Cape Epic 2023: Climbs, Climbs and More Climbs!

Queen Stage to include famed Groenlandberg climb


8 days. 658 kilometres. 15 775 metres of climbing. These are the stats of the 2023 Absa Cape Epic. But as history has proven –  over the past 18 editions of the race – that statistics, and what happens on the trails, are never one and the same.
The 2023 edition sees a route that route weaves through fynbos and nature reserves, skirts a lion sanctuary, moves between vineyards, orchards and wheatfields and scales some of the Western Cape’s highest and most demanding peaks. The 19th edition’s route is characterised by new routes and old favourites, including the famed Groenlandberg on the Queen Stage.
The 19th edition’s route is characterised by new routes and old favourites, including the famed Groenlandberg on the Queen Stage…
The racing kicks off with a Prologue on the trails of Meerendal Wine Estate and the greater Tygerberg Mountain Bike Club network. These trails are loved by mountain bikers for their fast, flowing nature and their views of the iconic Table Mountain and Robben Island.
Stages 1 and 2 start and finish in the seaside whale-watching town of Hermanus and showcase the region’s spectacular riding, from the Hemel en Aarde Valley to beyond Stanford and into the Akkadisberg and Paardenberg mountains where limestone trails, steep pitches and gale force winds are common.
The first transition stage, Stage 3, takes teams inland from Hermanus to Oak Valley Estate in Elgin. The stage begins on trails familiar to returning teams but swiftly enters areas completely foreign to the event. The final kilometres of the stage hint at the singletrack-filled racing to come during Stage 4.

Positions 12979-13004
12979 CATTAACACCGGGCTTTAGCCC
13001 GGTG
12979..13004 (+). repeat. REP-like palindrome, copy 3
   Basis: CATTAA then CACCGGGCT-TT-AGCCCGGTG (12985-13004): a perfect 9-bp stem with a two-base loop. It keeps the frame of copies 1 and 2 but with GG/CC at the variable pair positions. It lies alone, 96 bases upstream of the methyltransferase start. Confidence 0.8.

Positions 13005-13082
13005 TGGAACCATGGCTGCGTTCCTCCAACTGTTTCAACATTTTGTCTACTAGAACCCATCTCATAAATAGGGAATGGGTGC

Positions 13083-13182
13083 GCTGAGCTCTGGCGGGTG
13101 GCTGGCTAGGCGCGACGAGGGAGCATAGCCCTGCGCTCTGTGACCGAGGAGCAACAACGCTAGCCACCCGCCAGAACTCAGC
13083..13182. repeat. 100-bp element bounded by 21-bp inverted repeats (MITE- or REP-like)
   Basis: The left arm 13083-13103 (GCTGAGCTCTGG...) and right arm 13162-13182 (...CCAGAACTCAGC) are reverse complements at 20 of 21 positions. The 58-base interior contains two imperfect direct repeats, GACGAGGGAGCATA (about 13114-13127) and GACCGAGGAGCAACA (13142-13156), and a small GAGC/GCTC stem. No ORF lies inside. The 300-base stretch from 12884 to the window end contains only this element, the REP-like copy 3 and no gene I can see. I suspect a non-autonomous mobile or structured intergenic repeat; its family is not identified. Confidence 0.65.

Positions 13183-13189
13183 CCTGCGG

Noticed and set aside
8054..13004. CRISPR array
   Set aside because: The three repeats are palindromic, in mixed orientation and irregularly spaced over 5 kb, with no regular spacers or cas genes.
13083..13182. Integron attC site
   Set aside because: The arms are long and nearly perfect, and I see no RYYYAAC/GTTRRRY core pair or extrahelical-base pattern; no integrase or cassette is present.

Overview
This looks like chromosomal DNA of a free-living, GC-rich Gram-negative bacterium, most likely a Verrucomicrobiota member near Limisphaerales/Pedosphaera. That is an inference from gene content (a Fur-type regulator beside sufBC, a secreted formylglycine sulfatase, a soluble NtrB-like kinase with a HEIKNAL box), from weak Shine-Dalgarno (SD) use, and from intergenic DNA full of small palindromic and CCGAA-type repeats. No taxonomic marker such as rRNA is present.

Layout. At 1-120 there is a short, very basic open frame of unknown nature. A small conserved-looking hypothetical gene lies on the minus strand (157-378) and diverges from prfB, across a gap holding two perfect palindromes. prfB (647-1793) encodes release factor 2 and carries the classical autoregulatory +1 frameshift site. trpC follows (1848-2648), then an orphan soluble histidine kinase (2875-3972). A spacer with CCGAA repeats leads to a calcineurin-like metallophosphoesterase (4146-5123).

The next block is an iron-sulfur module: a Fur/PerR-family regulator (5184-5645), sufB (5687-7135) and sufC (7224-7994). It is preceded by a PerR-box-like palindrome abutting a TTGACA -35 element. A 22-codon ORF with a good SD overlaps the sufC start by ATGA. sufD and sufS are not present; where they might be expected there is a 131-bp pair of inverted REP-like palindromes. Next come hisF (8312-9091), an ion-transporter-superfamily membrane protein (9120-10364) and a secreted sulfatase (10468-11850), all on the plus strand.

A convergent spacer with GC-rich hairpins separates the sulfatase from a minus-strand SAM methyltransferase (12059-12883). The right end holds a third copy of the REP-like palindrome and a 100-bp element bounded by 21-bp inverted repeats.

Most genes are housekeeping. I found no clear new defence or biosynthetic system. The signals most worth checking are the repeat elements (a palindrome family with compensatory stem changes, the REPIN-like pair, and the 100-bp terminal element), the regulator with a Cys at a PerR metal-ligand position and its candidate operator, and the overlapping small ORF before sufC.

@Dominic Barnardt/Cape Epic/SPORTZPICS

Once in Oak Valley Estate, there is a reprieve in terms of distance with the inclusion of a mid-week time trial. Though short on kilometres, it is big on metres climbed per kilometre and the punchy nature of Elgin’s terrain makes it a tough day out.  Stage 4 could prove to be pivotal in the race for general classification standings.
Stage 5, the Queen Stage, departs Oak Valley Estate in the direction of Lourensford Wine Estate and pits teams against the climb of Tierkop followed by Groenlandberg, a notorious peak towering 1 181 metres above sea level. Stage 5 is sure to be remembered for years to come thanks, in no small part, to the prominent climbs and the perilous downhill portage of Gantouw Pass, where the scars of ox wagon wheels remind us of the transportation modes of old.
The penultimate stage marks a historic day for the Cape Epic. The entire 82-kilometre route takes place within the grounds of one single estate – Lourensford Wine Estate, one of the largest and most singletrack-laden properties in South Africa. Lourensford Wine Estate plays host to the race for two nights and is sure to offer a display of mountain biking bliss.
The final stage, from Lourensford to Val de Vie Estate, is fittingly tough. Featuring two tough climbs and some of South Africa’s most iconic singletracks, the route to Val de Vie will be one of the most challenging final stages yet.  For any team wearing a leader jersey going into Stage 7 their last day will be a stressful one.

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